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J Exp Bot. 2014 Apr;65(6):1415-24. doi: 10.1093/jxb/eru032. Epub 2014 Mar 7.

Speedy small stomata?

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School of Plant Biology, University of Western Australia, 35 Stirling Hoghway, Crawley, WA 6009, Australia.


Recent work has made progress in relating the size of stomata to stomatal functioning and, in particular, the speed of opening and closing and its implications. Calculations of the influence of stomatal size on the potential rate of osmolarity increase, assuming size-independent ion influx rate per unit area of guard cell plasmalemma set at the value found in large (60 μm long) stomata, show that 10 μm long stomata could have at least a 6-fold higher rate of osmolarity increase. There could be a corresponding decrease in the time taken in going from the closed to the fully open state from about 1h to about 10 min; this is approximately the range found for stomata.. However, there are no data on the rate of stomatal movement over a sufficient size range to test this suggestion. Faster opening requires, assuming optimal allocation, a higher activity of the required enzymes per unit volume of guard cells. This is explored for cytosolic carbonic anhydrase which is needed in guard cells, at least in the light, for malic acid synthesis which is involved in stomatal opening in most stomata. Faster opening and closing of smaller than of larger stomata could allow closer tracking of environmental (mainly light) variations, although the available data are not adequate to determine if such a greater tracking occurs. The range of speeds of stomatal movement is similar to that for photoinhibition-related phenomena, despite the very different mechanisms involved.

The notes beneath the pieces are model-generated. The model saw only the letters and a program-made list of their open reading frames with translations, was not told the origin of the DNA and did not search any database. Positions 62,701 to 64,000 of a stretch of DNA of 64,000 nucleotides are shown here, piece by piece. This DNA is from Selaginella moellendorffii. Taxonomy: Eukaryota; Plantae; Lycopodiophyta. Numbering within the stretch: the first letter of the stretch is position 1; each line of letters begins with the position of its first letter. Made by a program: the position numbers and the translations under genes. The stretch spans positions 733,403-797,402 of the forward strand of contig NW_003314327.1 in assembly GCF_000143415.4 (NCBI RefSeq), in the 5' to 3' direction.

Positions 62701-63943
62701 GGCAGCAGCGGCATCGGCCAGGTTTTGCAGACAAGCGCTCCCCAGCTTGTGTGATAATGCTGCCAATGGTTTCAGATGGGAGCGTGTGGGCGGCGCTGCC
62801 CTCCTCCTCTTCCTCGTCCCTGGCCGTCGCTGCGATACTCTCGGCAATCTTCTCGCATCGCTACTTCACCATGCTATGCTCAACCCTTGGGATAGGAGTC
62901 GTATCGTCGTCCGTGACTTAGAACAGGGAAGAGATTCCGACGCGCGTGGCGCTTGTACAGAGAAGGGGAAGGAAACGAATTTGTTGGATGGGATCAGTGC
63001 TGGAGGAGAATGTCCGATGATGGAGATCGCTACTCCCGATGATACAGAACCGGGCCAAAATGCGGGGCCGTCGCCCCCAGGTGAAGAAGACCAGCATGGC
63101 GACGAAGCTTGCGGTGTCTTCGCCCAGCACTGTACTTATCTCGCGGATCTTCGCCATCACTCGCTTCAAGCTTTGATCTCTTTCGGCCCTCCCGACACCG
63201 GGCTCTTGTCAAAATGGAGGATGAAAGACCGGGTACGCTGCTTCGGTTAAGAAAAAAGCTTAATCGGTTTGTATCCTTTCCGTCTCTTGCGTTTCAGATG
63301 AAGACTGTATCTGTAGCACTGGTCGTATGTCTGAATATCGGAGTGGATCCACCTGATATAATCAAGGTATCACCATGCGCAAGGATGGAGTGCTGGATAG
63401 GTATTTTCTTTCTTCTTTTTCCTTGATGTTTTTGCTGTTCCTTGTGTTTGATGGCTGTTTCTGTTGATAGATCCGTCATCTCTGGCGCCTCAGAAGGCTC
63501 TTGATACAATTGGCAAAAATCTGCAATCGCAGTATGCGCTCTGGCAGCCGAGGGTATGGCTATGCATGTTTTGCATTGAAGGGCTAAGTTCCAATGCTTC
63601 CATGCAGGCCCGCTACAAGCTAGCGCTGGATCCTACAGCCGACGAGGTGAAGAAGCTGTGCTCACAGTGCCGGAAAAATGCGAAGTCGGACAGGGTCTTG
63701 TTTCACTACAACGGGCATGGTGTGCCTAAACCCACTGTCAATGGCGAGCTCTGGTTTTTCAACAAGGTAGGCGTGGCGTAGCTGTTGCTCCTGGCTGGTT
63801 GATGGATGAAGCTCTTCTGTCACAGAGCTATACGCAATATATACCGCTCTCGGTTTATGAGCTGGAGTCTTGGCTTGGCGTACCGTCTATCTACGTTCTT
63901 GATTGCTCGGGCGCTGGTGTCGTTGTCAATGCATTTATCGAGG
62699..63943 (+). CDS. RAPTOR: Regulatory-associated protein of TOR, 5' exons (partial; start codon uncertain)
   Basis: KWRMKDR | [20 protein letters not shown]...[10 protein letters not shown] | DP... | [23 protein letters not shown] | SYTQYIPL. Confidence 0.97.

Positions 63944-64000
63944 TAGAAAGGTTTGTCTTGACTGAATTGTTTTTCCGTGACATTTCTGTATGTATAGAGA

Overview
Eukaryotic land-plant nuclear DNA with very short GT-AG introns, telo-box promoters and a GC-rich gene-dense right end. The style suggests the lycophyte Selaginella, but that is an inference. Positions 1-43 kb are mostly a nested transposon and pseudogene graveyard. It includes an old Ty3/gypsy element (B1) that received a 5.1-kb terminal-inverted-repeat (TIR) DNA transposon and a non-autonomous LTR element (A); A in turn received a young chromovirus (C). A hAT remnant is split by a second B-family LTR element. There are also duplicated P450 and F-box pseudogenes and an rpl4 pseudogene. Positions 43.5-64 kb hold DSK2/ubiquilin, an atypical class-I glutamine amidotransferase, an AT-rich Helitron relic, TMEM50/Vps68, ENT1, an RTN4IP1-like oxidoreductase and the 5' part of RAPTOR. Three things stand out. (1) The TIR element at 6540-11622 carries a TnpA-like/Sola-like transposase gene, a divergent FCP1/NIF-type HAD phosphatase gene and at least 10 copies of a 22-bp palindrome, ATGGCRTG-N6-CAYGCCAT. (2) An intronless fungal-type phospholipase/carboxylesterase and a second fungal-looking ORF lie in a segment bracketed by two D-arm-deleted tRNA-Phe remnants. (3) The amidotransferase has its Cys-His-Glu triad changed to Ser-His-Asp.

Carbonic anhydrase; efficiency; flashing light; osmolarity; photoinhibition; rate; safety; stomata; zinc.

[Indexed for MEDLINE]

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